It was April of 1974. A popular folk song serving as a secret signal to the captains in Portugal’s Armed Forces Movement (MFA) played on Lisbon’s Radio Renascença. Units of the army in and near Lisbon had been scheduled to go out for ordinary maneuvers. Now everything changed.
Spurred on by the growing war weariness of their troops, the growing weakness of the police-state regime, the inability of Portugal to win the war against the liberation movements in its African colonies and the growing international isolation of Portugal, the captains acted.
They had kept their plans secret from the soldiers they commanded. With troops already in their trucks, they read the new orders: Seize the capital, arrest the government and throw out the fascist gang ruling Portugal. The rank-and-file soldiers, surprised but ecstatic, carried out the new orders, hoping this action might end the wars in Portugal’s African colonies.
Each blow struck by the liberation fighters in Africa had weakened the fascist regime in Lisbon. Each strike by Portuguese workers or desertion by Portuguese soldiers boosted the revolutions in the colonies.
In Portugal itself, a revolt in the armed forces facilitated overturning the regime. On April 25, 1974, the MFA quickly ended the 48-year-old fascist police state. Still influenced by old habits of respect for power, however, the Portuguese captains politely arrested President Marcelo Caetano and the rest of the top government leaders and later exiled them to Brazil.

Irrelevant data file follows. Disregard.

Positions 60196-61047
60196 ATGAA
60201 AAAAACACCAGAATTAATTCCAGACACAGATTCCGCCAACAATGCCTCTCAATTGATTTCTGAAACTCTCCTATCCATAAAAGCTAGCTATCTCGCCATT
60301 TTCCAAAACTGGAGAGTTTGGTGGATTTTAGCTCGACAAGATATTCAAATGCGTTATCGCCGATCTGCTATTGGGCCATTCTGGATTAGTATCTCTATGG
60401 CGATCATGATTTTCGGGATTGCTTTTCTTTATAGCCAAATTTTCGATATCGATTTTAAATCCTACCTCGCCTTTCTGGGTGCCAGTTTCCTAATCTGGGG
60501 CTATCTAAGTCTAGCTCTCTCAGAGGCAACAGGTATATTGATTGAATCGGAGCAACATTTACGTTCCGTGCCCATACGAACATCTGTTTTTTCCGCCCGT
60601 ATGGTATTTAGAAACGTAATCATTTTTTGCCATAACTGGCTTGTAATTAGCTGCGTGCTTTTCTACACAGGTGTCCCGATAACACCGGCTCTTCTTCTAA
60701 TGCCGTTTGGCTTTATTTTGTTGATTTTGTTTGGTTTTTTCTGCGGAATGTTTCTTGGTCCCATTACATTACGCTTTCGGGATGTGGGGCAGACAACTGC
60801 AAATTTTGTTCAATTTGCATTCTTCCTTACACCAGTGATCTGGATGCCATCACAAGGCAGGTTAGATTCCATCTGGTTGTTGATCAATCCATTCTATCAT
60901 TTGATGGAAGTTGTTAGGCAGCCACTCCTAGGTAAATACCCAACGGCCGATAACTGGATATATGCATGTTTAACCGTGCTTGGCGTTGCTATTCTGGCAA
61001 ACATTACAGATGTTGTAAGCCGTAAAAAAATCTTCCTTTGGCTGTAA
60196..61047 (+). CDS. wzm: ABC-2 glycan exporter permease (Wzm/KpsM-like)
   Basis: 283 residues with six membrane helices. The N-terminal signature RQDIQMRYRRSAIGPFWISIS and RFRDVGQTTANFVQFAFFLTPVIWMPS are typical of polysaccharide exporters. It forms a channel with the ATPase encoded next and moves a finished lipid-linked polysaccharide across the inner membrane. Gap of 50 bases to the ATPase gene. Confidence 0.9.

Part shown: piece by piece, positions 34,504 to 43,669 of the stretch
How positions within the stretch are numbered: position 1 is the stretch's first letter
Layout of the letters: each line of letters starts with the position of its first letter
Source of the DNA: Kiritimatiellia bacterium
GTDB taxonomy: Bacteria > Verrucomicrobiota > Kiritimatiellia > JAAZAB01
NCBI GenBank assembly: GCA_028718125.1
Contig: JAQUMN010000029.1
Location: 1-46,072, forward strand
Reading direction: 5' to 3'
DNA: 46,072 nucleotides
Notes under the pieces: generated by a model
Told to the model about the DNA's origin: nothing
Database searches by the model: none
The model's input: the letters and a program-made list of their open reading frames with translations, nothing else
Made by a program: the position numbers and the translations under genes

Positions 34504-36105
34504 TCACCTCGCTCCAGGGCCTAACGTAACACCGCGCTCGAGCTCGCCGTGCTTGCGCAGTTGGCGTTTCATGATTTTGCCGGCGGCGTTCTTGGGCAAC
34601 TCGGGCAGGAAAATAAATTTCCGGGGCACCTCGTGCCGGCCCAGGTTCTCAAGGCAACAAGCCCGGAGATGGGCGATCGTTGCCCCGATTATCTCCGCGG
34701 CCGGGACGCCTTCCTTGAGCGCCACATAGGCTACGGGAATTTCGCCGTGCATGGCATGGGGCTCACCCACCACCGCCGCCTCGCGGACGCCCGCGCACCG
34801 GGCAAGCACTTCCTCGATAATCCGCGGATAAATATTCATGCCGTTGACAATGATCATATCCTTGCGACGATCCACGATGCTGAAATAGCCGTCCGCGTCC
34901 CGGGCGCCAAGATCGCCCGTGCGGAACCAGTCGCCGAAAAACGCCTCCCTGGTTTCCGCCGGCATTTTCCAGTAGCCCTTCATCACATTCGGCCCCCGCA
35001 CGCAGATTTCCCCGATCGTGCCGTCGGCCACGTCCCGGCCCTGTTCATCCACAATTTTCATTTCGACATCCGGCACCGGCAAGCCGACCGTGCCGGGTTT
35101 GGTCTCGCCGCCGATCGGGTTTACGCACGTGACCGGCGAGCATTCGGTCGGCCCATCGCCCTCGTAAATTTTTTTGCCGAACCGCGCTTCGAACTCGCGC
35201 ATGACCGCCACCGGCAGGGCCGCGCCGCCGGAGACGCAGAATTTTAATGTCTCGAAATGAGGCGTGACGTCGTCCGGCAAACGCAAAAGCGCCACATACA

They replaced the Caetano gang with a military junta led by Gen. António de Spínola. This officer differed with other fascist generals only because he believed the war was unwinnable. Spínola urged Portugal’s rulers to instead work out a neocolonial relationship with the African colonies, much as French imperialism had done in West Africa.
Despite this deceptively mild beginning, April 25 was no simple replacement of the palace guard. Emboldened by the coup, masses of workers took over the streets, cheered the soldiers and for the next 18 months pressed the revolution forward.
Television news in the days following April 25 showed groups of workers surrounding and roughing up some individuals. Workers and revolutionaries recognized their former torturers from the notorious PIDE, the Portuguese political police, and dispensed justice.
Defying Spínola’s commands to leave the prisoners in the jails, the crowds, with the support of the troops, emptied the prisons of revolutionaries and anti-fascists while putting the PIDE thugs behind bars. By May Day — six days later — hundreds of members of the Portuguese Communist Party (PCP) and other revolutionary groups were out of prison or back from exile to organize and agitate in the factories, farms and streets of Portugal.
African liberation movement
The armed struggles in Mozambique, Guinea-Bissau/Cape Verde and Angola seeking liberation from Portuguese colonialism had undermined the army and made the April 25 Revolution possible. The African battles had opened on Feb. 4, 1961, when Angolan freedom fighters stormed a prison to free their comrades. As the Popular Movement for the Liberation of Angola sang in its hymn, “The heroes broke the chains.”
One of the great African Marxists, Amílcar Cabral, was the leader of the liberation struggle in Guinea-Bissau/Cape Verde, Portugal’s smallest African colony. Cabral organized a popular army to fight for the freedom of a million people; in a dozen years of people’s war, this army had liberated large parts of the small territory and set up a new government.